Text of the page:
Once you deconstruct reprocessing, you can find it in other traditions such as religions. Some of the “tech” from Scientology causes reprocessing. If reprocessing happens in a religious experience, the credit is given to the religion (or God) and can be used as an indoctrination tool, and when it happens in energy psychology such as TFT or emotional freedom technique (EFT), energy flow and balance are given the credit. As brain science progresses, scientists are getting a better understanding of how this happens from a physiological perspective. Understanding reprocessing is kind of like knowing the combination to a lock. For a very long time, therapists have worked with processes such as emotional catharsis, visualization and hypnosis, occasionally triggering reprocessing, but not realizing how to go about it systematically for a more consistent result. The goal of this section is to help you not only recognize it, but to tweak the techniques you use so that you can trigger it more effectively. We call this “reprocessing on purpose.” 

Reprocessing in the field: 

Reprocessing can be done in a very stripped-down way, using its most core elements. EFT is a self-help technique that fits this description. Reprocessing can also be done through a much richer, well-rounded psychotherapy process. EMDR fits this description. And, finally, Reprocessing can be achieved as part of a process that is not as focused on reprocessing. This happens when you are doing a process with a client, and you sequence it in such a way as to trigger reprocessing as part of the process. Sometimes, experiences hit us in such a way as to trigger reprocessing. Sometimes, it just takes time for us to heal from an experience enough to start feeling like our old selves. Most likely, though, reprocessing on purpose would have helped to restore us faster and perhaps with more wisdom as well. 

Turf wars: 

We should point out why you haven’t heard more about it. First, many developers of techniques have come about it intuitively, and don’t fully, consciously realize that they are using it. Of course, this is not a new kind of observation. From the beginnings of NLP, modelers were able to show therapists technical aspects of their work that the therapists were not conscious of. Milton Erickson famously said that he did not consciously understand a lot of what he did. Virginia Satir did not realize how much she depended on mirroring to establish rapport. Similarly, many technique developers focus your attention on other elements of the technique, and fail to give credit to the reprocessing aspect. Yet another is that many developers are tempted to draw a moat around their techniques, name the technique, and “own” it without recognizing what it has in common with other methods that get similar results.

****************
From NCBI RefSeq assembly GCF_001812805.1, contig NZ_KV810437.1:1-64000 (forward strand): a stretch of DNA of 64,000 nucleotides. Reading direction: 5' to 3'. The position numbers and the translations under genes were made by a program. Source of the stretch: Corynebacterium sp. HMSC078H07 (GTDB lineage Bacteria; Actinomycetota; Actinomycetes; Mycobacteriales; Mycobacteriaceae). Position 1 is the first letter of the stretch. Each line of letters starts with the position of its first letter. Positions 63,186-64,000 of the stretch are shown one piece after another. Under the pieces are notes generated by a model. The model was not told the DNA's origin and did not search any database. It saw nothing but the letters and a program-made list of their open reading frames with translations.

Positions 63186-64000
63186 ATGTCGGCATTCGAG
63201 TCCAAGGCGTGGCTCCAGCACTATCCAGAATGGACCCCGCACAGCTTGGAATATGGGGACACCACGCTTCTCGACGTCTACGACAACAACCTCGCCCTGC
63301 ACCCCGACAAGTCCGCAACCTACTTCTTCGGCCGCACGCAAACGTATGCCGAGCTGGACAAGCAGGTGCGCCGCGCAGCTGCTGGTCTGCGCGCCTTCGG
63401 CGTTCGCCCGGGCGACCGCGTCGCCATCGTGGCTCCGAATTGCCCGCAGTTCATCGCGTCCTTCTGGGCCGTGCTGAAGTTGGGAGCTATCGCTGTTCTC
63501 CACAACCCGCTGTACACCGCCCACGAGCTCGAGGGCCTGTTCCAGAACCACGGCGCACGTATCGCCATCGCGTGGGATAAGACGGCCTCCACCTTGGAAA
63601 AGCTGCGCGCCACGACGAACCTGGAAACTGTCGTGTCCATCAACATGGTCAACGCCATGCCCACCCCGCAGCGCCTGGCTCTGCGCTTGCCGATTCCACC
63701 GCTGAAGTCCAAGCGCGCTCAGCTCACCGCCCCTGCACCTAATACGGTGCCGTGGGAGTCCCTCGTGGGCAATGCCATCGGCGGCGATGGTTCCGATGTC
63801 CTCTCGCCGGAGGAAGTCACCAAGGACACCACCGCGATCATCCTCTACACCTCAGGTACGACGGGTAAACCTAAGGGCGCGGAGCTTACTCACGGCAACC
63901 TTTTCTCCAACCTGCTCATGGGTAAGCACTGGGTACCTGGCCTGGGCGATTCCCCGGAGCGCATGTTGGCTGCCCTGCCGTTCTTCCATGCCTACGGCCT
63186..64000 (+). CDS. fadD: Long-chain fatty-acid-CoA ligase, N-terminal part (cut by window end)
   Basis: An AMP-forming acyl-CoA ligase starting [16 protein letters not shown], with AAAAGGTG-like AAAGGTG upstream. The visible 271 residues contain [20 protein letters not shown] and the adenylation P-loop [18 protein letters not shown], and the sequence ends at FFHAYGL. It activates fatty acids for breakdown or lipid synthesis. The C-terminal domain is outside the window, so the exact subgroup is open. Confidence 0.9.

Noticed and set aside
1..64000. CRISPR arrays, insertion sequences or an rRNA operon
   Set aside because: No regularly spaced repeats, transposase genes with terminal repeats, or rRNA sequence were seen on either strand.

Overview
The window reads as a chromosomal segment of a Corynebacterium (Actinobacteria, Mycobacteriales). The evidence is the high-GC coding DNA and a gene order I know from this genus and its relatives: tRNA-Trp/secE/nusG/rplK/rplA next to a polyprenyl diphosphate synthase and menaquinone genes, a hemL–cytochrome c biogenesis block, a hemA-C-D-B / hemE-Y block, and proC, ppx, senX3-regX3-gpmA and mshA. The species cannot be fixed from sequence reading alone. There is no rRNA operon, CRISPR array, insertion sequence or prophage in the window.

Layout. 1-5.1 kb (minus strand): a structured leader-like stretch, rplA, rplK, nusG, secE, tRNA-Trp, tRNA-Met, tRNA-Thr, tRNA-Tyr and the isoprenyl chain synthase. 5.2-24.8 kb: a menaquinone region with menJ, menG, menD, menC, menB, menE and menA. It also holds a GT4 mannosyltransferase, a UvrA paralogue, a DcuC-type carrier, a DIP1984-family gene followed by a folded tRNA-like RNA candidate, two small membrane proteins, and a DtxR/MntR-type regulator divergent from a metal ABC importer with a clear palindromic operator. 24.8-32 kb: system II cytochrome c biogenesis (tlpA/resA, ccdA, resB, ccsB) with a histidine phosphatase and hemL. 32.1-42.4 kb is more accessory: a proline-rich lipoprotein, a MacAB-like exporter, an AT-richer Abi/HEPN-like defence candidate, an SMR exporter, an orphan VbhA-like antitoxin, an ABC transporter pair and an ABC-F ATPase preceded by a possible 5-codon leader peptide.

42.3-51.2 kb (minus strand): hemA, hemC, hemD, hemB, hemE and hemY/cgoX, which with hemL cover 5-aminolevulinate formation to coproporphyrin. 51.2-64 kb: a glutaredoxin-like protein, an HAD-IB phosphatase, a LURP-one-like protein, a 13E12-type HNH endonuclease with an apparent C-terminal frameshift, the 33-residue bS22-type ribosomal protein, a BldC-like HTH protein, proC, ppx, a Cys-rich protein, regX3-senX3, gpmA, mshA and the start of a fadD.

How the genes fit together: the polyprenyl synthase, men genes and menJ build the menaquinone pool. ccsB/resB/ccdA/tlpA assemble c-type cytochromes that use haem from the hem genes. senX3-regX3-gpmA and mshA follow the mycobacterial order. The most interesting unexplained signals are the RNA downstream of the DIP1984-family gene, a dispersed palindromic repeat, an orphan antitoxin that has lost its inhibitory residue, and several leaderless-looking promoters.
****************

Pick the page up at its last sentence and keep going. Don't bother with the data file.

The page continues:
What’s it Like? 

Reprocessing doesn’t necessarily feel like something is happening, even when you’re wide-awake. The best way to know if you have experienced it is if your symptoms go away and you find yourself responding to trigger situations in a balanced way. Otherwise, what would be the point? 

Sometimes, the material being re-processed is intense, and the person experiences an emotional catharsis. Some people are convinced that they met a deceased person and it was profoundly healing. Others experience it under hypnosis. If you know what to look for, you might notice that your thinking is more fluid. Many people experiencing reprocessing are able to see connections between their experiences and their issues more easily. They may feel the emotional charge of an issue dissipate. The therapist may direct their attention to what is going on so that the experience has more validity for them. More importantly, tracking the before and after is important. During the assessment, collect information such as the frequency and situations of panic attacks or whatever the symptoms are. 

Think Physiology